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The de Rossis
Home > Mezzofanti > Eminent linguists > Italian Linguists > The de Rossis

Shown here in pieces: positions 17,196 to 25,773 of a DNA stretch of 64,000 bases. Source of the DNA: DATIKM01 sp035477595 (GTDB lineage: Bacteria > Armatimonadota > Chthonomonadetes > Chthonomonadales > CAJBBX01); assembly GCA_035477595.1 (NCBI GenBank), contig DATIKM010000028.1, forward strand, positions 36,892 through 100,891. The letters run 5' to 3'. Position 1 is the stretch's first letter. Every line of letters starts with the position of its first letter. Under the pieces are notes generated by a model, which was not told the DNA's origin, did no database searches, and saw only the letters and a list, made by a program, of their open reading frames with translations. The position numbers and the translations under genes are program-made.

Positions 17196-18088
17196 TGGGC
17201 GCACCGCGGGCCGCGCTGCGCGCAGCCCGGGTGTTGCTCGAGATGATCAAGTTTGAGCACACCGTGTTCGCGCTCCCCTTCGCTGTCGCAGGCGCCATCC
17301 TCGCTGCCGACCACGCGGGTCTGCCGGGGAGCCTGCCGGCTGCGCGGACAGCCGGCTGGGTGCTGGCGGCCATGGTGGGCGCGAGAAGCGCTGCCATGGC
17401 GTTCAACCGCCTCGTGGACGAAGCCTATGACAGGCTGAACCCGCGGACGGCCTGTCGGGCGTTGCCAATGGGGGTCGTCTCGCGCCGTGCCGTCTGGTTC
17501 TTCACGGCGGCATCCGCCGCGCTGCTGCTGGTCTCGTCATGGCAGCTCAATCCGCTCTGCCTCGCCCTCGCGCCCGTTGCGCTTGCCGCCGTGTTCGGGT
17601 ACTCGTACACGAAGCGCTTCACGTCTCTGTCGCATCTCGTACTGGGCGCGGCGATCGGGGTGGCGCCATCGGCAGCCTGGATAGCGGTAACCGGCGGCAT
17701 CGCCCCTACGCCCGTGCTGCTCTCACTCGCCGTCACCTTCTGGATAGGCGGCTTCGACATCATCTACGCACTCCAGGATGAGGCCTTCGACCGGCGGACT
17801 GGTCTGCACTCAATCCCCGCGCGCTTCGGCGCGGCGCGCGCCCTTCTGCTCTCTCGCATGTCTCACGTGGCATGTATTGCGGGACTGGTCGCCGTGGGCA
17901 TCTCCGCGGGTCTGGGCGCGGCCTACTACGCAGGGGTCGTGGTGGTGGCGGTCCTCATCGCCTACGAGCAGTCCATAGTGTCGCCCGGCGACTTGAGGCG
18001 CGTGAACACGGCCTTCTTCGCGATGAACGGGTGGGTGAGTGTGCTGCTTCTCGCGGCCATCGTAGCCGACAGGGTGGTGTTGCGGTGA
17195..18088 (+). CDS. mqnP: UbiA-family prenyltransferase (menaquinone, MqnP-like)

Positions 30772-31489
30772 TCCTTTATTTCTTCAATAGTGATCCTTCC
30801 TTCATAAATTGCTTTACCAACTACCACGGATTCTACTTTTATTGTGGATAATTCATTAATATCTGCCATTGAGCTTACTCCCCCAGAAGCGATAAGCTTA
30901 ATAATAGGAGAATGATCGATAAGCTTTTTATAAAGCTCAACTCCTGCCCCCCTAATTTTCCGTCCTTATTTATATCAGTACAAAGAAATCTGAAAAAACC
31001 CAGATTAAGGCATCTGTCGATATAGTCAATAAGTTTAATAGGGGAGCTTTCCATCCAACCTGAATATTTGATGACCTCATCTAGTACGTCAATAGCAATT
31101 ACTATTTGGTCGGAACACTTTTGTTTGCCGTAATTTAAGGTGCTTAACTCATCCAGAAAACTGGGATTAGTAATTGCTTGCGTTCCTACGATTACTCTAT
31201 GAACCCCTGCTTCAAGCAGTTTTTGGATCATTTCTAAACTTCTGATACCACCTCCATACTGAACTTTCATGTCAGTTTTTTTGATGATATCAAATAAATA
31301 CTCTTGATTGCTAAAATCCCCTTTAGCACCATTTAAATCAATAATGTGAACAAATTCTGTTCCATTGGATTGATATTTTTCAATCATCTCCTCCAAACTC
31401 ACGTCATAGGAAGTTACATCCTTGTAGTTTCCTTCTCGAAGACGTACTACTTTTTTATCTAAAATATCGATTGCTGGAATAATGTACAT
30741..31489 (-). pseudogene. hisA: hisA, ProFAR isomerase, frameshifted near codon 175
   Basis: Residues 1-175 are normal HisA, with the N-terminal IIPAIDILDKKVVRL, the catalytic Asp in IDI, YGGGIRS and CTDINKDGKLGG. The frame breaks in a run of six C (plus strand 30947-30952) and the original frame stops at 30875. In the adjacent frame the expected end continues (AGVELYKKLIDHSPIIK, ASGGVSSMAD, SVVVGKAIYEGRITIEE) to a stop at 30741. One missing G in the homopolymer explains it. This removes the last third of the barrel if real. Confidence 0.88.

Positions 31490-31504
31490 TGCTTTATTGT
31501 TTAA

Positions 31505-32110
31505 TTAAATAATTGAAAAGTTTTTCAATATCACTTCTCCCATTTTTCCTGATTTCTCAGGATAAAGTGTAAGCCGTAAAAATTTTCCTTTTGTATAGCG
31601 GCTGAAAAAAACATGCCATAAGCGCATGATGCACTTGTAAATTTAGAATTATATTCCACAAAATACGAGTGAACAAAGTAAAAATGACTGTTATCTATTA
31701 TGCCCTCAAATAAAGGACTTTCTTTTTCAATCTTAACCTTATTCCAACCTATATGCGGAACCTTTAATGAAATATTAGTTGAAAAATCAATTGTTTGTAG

Our information regarding the two De Rossi's, Ignazio, author of the Etymologicum Copticum, and Giambernardo, of Parma, is more detailed and more satisfactory. Ignazio de Rossi was born at Viterbo in 1740, and entered the Jesuit society at a very early age. In the schools of Macerata, Spoleto, and Florence, he was employed in teaching the Humanities and Rhetoric until the suppression of the order in 1773,; after which event he repaired to Rome, and received an appointment as professor of Hebrew in the University, which he held for thirty years, rejoining his brethren, however, at the first moment of their restoration under Pius "VII. As a general scholar, Father De Rossi was one of the first men of his day. His memory may be ranked among the most prodigious of which any record has been preserved. On one occasion, during the villeggiatura at Frascati, it was tried by a test in some respects the most wonderful which has ever been applied in such cases. A line being selected at pleasure from any part of any one of the four great Italian classics, Dante, Petrarca, Tasso, and Ariosto, De Rossi immediately repeated , the hundred lines which followed next in order after that which had been chosen; and, on his companions expressing their surprise at this extraordinary feat (which he repeated several times), he placed the climax to their amazement by reciting in The reverse order the hundred lines immediately preceding any line taken at random from any one of the above-named poets. His reputation as an Orientalist was founded chiefly upon his familiarity with Hebrew and the cognate languages. But he was also a profound Coptic scholar; and it is a subject of regret to many students of that language that his numerous MSS. connected therewith have been suffered to remain so long unpublished. He died in 1824. Giovanni Bernardo de Rossi was a linguist of wider range. He was born at Castel Nuovo, in Piedmont, in 1742, and in his youth was destined for the ecclesiastical state. He began his collegiate studies at Turin, and manifested very early that taste for Oriental literature which distinguished his after life. Within six months after he commenced his Hebrew studies, he produced a long Hebrew poem. In addition to the Biblical Hebrew, he was soon master of the Rabbinical language, of Chaldee, Syriac, and Arabic. He learned besides, by private study, most of the languages of modern Europe;—his plan being to draw up in each a compendious grammar for his own use. In this way he prepared grammars of the German, English, and Russian languages. In 1769, he obtained an appointment in the Royal Museum at Turin ; but, being invited at the same time to undertake the much more congenial office of Professor of Oriental Languages in the new University of Parma, he gladly transferred himself to that city, where he continued to reside, as Professor of Oriental Literature, for more than forty years. During the latter half of this period, De Rossi maintained a frequent correspondence with Mezzofanti, upon the subject of their common studies." Prom the terms in which such a scholar as Mezzofanti speaks of De Rossi, and the deference with which he appeals to his judgment, we may infer what his acquirements must have been. On occasion of the marriage of the Infante of Parma, Charles Emanuel, he published a polyglot epithalamiurn,t—a Collection of Hymeneal Odes in various languages—which even still is regarded as the most extraordinary of that class of compositions ever produced by a. single individual. It does not belong to my present plan to allude to the works of De Rossi, or to offer any estimate of his learning; but without entering into any such particulars, or attempting to specify the languages with which he was acquainted, it may safely be said that no Italian linguist from the days of Pico della Mirandola can be compared with him, either in the solidity or the extent of his linguistic attainments. De Rossi died in 1831 The fame of the linguists of Italy during the nineteenth century has been so completely eclipsed by that of Mezzofanti, that I shall not venture upon any enumeration of them, though the list would embrace such names as Rossellini, Luzatto, Molza, Laureani, &c. There are few of whom it can be said with so much truth as of Mezzofanti:— Proegravat artes Infra se positas.

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